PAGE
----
We believe that executing digital transformation through the ‘lighthouse’ projects approach enables short-term wins that can accelerate innovation, deliver proven, scalable solutions and impact cultural change in the long term.

What Is a Lighthouse Project?

Lighthouse projects simply focus on implementation, fast delivery and creating a positive culture for digital transformation. A lighthouse project is a short-term, well defined, measurable project that serves as a model — or a “lighthouse”  — for other similar projects within the broader digital transformation initiative.

A lighthouse project could be a legacy monolithic app that you adapt to run using microservices and next-generation deployment infrastructure like containers. Or, it could be a high-availability, scale-out storage system that you set up in the cloud to replace the bulky, unreliable, on-premises storage array that you currently depend on.

Why a Lighthouse Project Matters: Show, Don’t Tell

A lighthouse project is the key to digital transformation because it shows everyone in your organisation what they can achieve by migrating to next-generation technologies. That’s much more effective than simply telling your colleagues what you would like to see happen, and crossing your fingers that they figure out how to act effectively on your wishes.

Of course, lighthouse projects require planning, clear defined goals, realistic metrics, forming the right team responsible for implementation and ensuring the team spends the right amount of time on planning and execution.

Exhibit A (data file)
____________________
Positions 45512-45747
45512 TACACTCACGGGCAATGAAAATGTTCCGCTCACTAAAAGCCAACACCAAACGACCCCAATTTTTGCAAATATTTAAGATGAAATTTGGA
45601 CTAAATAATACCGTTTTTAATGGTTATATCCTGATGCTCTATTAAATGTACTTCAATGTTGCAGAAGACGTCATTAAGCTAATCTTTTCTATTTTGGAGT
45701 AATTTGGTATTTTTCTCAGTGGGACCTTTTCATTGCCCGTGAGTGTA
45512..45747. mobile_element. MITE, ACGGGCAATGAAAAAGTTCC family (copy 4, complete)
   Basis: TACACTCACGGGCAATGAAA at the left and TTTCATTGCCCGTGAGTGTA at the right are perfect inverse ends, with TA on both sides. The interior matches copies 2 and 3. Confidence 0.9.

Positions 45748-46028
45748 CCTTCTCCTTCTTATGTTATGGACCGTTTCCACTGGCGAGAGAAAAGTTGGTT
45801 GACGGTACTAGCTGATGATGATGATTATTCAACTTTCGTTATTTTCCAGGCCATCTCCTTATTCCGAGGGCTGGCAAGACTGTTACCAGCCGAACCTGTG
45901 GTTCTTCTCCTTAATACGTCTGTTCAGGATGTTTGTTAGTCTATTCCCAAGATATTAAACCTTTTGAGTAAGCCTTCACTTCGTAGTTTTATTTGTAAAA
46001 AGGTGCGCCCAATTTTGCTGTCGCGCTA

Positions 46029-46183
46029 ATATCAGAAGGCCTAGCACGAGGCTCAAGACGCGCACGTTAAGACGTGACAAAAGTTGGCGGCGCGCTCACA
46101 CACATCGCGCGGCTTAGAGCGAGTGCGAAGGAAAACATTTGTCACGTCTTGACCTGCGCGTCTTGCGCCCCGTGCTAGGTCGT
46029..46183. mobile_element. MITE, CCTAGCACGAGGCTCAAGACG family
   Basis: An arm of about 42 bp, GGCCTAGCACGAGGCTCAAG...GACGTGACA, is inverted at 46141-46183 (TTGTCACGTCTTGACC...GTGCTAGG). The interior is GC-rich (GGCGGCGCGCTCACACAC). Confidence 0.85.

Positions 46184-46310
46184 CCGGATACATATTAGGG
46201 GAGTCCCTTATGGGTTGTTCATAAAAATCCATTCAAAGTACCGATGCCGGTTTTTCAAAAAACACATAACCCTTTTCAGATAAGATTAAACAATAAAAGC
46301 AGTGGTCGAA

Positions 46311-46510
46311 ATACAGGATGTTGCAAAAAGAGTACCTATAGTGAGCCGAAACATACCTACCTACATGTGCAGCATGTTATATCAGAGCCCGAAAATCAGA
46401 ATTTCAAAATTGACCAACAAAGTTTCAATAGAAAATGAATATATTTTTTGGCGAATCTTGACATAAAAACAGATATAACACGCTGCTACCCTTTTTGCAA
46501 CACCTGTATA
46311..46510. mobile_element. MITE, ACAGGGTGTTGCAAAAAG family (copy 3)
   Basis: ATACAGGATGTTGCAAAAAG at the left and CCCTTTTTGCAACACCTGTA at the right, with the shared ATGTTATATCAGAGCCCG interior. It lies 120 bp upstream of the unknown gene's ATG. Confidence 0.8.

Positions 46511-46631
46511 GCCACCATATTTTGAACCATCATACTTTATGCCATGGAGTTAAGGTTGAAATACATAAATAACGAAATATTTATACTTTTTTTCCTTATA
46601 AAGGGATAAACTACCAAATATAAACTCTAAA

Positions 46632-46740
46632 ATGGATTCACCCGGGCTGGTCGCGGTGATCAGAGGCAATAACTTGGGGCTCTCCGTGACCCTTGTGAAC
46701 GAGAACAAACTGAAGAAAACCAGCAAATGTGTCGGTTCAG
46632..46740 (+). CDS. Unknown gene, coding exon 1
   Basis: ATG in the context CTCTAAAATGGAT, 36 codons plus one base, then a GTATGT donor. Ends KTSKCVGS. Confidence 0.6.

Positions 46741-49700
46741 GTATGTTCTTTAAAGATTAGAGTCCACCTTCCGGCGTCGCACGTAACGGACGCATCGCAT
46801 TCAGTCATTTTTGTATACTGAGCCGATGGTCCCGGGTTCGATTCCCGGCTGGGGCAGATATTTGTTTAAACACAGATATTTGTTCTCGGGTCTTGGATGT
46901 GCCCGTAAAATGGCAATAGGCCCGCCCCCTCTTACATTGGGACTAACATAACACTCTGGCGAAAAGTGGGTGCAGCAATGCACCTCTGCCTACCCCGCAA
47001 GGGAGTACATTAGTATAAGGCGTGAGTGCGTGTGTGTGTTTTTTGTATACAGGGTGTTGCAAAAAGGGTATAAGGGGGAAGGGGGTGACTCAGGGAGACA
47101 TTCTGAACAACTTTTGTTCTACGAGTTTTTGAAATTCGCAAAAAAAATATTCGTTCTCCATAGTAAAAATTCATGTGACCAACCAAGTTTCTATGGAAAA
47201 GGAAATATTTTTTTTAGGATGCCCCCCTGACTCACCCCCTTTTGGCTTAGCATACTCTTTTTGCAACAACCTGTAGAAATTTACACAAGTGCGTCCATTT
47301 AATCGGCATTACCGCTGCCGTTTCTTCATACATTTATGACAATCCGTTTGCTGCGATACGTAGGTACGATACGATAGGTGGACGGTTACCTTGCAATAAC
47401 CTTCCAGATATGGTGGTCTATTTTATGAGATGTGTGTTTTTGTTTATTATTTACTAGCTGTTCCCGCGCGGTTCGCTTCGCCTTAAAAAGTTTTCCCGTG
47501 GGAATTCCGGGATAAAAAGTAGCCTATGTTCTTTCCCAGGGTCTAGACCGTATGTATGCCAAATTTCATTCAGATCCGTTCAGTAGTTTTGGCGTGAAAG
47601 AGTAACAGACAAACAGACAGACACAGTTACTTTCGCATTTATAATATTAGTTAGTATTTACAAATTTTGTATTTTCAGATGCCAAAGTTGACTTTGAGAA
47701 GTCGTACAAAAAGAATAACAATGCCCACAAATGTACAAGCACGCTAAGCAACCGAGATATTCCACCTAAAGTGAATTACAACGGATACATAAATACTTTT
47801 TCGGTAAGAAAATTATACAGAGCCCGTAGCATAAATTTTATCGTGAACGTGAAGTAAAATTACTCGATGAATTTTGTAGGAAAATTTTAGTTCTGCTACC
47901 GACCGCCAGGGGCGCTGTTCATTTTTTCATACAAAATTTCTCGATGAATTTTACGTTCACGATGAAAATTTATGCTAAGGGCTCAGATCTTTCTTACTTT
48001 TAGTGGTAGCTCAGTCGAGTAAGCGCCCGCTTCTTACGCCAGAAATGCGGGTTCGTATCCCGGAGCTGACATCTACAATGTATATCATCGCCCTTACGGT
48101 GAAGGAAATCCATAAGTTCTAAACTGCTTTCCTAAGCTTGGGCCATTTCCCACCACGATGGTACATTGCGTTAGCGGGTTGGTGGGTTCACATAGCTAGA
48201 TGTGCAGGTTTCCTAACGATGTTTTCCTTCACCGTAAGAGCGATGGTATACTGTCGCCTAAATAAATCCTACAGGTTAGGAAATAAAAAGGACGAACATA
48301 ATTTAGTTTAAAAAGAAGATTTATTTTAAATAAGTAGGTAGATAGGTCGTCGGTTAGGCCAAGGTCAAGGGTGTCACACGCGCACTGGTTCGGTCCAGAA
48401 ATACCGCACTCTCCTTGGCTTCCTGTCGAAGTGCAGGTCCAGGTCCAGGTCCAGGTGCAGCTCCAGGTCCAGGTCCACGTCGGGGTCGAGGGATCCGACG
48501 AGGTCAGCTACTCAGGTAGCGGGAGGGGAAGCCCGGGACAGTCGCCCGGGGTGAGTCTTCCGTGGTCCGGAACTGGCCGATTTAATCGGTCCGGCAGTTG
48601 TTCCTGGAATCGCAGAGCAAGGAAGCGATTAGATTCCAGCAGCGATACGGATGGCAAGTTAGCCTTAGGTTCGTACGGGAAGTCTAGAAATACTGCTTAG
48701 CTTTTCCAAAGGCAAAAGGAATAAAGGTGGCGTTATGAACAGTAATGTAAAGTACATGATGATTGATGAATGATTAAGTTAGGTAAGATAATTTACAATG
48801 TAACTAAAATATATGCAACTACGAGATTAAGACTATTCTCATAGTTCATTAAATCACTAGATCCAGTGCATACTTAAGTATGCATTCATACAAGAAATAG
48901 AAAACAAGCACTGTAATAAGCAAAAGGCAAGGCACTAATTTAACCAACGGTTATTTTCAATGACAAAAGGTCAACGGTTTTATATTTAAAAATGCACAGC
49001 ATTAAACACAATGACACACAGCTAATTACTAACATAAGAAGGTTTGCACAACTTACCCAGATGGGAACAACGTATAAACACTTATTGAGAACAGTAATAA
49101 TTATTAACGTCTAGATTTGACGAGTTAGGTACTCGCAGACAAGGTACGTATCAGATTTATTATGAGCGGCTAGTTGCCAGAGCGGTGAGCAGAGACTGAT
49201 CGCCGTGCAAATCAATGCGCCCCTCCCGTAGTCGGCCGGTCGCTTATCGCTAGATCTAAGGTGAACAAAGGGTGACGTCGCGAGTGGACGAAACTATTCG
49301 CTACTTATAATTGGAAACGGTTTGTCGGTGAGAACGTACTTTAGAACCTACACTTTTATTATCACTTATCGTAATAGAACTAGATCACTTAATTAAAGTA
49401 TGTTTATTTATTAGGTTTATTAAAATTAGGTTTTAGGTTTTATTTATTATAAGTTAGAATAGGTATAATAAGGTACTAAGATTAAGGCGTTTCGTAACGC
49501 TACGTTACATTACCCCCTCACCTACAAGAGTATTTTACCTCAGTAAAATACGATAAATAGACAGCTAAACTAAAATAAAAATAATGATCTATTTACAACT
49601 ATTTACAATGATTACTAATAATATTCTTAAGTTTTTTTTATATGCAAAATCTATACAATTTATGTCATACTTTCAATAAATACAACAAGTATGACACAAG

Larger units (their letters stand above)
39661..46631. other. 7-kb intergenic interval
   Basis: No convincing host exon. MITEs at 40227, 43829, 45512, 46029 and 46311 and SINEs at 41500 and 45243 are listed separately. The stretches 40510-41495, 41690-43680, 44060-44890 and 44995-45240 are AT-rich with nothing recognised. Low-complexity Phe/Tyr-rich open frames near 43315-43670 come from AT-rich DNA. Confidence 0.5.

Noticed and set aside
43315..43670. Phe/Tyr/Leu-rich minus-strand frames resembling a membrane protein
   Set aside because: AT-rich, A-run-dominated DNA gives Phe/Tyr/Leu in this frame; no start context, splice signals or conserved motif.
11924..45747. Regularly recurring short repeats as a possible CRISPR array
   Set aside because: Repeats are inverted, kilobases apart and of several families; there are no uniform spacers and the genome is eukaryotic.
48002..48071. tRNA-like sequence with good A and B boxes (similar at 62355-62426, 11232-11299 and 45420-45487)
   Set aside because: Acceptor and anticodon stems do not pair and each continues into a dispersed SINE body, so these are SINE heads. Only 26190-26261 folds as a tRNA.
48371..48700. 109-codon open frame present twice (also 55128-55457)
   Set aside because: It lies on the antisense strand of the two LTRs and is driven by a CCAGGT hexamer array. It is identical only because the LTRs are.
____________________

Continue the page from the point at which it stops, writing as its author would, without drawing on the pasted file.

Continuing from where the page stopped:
One of the advantages of the lighthouse approach is that only one team within your organisation needs to spend time planning and implementing your model of digital transformation. That’s better than attempting to involve the entire organisation in a vaguely defined project of company-wide digital transformation.

Lessons from Fred Brooks

After all, as the influential computer scientist and theorist Fred Brooks famously pointed out way back in the 1970s, adding more staff members to an IT project does not lead to a faster or better outcome. It just wastes resources on diminishing returns. This mantra came to be known as Brooks’ Law.

Brooks’ Law was formulated a long time ago, but Brooks’ wisdom holds true today. Throwing more human resources at digital transformation just adds complexity and confusion, making the transformation harder and more costly to achieve. Your digital transformation can be implemented much more effectively when a small, lean team shows the way by building a lighthouse project, which can then serve as an inspiration and a blueprint for the rest of your organisation to follow when transforming other assets.

Planning a Successful Lighthouse Project

So, how can you get started with a lighthouse project that will jumpstart your digital transformation? A successful lighthouse project should do the following:

  • Demonstrate both next-generation technologies and next-generation modes of thinking. The example from above of a monolithic app that is redesigned to run as microservices, and deployed via containers is a good example of this. It puts on display an innovative technology (containers) as well as an innovative design and deployment principle (microservices).